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12 April 2022

Western Australian Agrifood Export eNews

Agribusiness, commercial fishing and aquaculture news from the Department of Primary Industries and Regional Development (DPIRD).  If you have any questions or information to share, please email export@dpird.wa.gov.auSubscribe to Western Australian Agrifood Export eNews.

IFAM seafood industry briefing

Australian seafood producers, exporters and agribusinesses are invited to attend a seafood briefing from the International Freight Assistance Mechanism (IFAM) team:

Participants will learn the latest airfreight and export news, including the latest flight developments, insights into the supply chain environment and how this affects the seafood sector.

This free webinar will be held on Thursday 5 May 2022 at 1pm AWST. Registration is essential for this event.

A live question and answer discussion will be held at the end of the briefing. You can submit questions via the registration form. Source and Photo: IFAM / Austrade

Western Australian premium food and beverages on show

From 4 to 12 May 2022, Western Australia will host a Premium Food and Beverages International Buyers' Mission. Called Taste Western Australia, this program will showcase a wide range of export-ready products to high-end international importers and retailers.

This mission is an opportunity for overseas buyers to source West Australian products through targeted networking events and buyer matching activities held in the Perth metro and Swan Valley, Great Southern and South West regions.

If you are an export-ready WA business and wish to be a part of this event, please express your interest through:

Places are limited and subject to international buyers’ interest matching. Source and Graphic: DPIRD and GSDC

Register now for Seafood Directions Conference 2022

For the first time since 2019, the national seafood industry will be converging in Queensland from 13 to 15 September 2022 to attend the industry's premier ideas, innovation and networking event.

Join industry colleagues at Seafood Directions 2022 for a thought-provoking and enjoyable few days in Brisbane tackling industry issues, from water to plate – bringing together leaders, innovators and disruptors from all sectors of the seafood industry.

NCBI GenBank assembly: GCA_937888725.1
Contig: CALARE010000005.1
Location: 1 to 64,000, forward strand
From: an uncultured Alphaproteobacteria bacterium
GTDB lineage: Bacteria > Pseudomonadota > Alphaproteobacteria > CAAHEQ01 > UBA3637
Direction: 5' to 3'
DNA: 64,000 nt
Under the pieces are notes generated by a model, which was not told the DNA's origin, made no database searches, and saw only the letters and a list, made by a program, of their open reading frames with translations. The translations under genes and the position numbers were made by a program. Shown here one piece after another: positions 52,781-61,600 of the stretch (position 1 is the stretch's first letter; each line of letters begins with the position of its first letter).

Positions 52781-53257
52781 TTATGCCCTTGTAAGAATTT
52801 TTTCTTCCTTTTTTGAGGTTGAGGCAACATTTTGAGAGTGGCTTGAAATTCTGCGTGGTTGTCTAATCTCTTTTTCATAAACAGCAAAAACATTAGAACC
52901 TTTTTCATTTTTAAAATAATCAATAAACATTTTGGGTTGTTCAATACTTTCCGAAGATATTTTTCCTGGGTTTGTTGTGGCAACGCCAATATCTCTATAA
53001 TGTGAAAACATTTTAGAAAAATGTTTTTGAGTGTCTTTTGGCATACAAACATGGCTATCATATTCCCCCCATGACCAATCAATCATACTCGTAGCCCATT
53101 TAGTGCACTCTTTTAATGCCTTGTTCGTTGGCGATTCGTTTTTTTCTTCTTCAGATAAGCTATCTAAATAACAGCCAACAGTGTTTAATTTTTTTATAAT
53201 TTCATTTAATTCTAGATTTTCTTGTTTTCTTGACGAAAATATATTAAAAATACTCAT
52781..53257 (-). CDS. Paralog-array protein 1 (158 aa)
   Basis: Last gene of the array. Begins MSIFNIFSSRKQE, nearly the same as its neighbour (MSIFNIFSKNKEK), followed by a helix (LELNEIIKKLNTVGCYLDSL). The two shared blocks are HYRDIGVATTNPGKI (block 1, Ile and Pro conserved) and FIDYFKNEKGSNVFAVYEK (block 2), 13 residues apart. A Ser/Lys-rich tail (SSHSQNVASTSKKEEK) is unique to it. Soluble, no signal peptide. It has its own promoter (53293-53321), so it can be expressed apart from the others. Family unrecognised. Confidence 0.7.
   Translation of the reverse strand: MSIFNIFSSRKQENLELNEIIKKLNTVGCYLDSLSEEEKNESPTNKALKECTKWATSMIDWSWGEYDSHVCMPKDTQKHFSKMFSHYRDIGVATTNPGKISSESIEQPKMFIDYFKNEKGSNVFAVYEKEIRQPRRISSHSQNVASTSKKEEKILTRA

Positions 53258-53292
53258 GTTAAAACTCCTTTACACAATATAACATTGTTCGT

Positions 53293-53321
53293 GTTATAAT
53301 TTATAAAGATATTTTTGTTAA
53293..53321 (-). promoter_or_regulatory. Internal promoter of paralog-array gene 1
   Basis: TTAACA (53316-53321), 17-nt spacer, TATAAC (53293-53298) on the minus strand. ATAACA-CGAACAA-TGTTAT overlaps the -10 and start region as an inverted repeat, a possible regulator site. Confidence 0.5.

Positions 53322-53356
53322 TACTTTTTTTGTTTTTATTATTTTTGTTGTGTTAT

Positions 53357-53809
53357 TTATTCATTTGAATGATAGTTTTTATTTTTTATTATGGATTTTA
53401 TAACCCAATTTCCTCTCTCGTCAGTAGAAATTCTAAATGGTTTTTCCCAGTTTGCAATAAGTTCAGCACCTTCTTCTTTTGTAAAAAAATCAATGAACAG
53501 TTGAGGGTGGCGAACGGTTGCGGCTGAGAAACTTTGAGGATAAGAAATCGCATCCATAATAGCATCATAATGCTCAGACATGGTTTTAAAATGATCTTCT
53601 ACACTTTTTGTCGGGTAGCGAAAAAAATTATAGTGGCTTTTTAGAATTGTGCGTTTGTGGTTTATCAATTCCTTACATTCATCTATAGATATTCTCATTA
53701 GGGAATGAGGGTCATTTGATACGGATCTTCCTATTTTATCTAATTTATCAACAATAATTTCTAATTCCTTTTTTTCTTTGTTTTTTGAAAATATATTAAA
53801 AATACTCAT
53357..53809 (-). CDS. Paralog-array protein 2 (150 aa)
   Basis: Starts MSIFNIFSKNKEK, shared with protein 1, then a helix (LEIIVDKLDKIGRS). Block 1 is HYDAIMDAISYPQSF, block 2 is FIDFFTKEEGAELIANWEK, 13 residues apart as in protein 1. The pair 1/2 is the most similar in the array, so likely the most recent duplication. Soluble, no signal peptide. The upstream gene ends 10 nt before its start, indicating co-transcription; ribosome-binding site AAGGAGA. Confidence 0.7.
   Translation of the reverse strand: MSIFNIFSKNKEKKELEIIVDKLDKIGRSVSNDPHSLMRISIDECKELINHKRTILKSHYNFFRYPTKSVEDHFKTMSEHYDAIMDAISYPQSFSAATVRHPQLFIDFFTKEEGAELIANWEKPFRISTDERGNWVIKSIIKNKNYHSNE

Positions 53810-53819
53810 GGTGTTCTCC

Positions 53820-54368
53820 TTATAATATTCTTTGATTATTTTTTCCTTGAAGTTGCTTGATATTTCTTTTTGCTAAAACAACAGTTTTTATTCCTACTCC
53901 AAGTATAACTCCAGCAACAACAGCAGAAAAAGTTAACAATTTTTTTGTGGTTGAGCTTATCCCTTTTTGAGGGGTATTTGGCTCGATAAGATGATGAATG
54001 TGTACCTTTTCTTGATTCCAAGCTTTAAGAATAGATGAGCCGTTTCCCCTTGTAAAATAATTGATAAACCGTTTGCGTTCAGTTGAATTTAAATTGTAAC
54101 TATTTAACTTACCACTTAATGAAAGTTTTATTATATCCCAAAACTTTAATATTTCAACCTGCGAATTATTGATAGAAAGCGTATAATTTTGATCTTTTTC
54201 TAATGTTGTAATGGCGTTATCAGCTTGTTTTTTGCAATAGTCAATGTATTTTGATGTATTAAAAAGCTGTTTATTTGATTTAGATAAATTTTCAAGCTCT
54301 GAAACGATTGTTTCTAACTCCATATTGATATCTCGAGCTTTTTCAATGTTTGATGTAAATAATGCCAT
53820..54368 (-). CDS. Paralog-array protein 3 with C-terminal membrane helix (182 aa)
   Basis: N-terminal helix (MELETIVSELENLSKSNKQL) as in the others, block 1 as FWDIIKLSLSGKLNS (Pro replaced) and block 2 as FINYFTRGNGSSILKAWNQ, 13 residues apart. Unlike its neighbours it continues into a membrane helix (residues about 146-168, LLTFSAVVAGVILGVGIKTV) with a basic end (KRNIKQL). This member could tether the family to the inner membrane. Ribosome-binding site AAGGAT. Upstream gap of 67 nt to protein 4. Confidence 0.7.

Presentation topics will include: innovation and technology; the global consumer; resource security; wellness; and energy and renewables.

Early-bird ticket sales are available until 24 June 2022. Seafood Industry Australia has been awarded the tender to host and manage Seafood Directions 2022, 2024 and 2026.  Source and Graphic: SD2022

Report: Global wine industry must reassess supply chain assumptions

Since mid-2021, many aspects of the global wine supply chain have been disrupted. While some disruptions have been short term in nature, geopolitical factors and rising energy prices have started to appear as more structural problems, according to a new report by agribusiness banking specialist Rabobank.

In 2021, Australian wine exports to China fell by 97%, after China imposed large tariffs on our wine.  The report recommends increased diversification to decrease reliance on China.

The price of crude oil and natural gas has risen significantly since March 2021. Increased energy prices affect many parts of the supply chain for wineries – including fertiliser costs, transportation, and packaging (glass bottles). Re-thinking packaging options, such as utilising reusable bottles, was one solution put forward to help reduce energy costs. More... Source: Rabobank | Photo: Caroline Attwood / Unsplash

IMF: Pandemic’s e-commerce surge less persistent, more varied

The share of retail done online is settling back in line with pre-pandemic trends across various economies, according to research released recently by the International Monetary Fund (IMF).  While e-commerce helped many navigate the pandemic – from online shopping to curbside pickup to food delivery – as we slowly emerge from lockdowns and other restrictions, it’s less clear how this shift to digital commerce may evolve across economies and industries.

The pandemic accelerated digitalisation, forcing consumers to learn how to shop online, and this trend is here to stay, but the persistence of this trend does not appear broad-based, the IMF said.

During the initial surge of the pandemic, there was a big demand for e-commerce relative to in-person commerce. Economies and sectors already familiar with some of the technologies were able to go online to a larger degree. While the pandemic forced consumers to learn quickly, the results suggest that early adopters further extended the use of e-commerce within their economies. More...  Source and Graphic:  IMF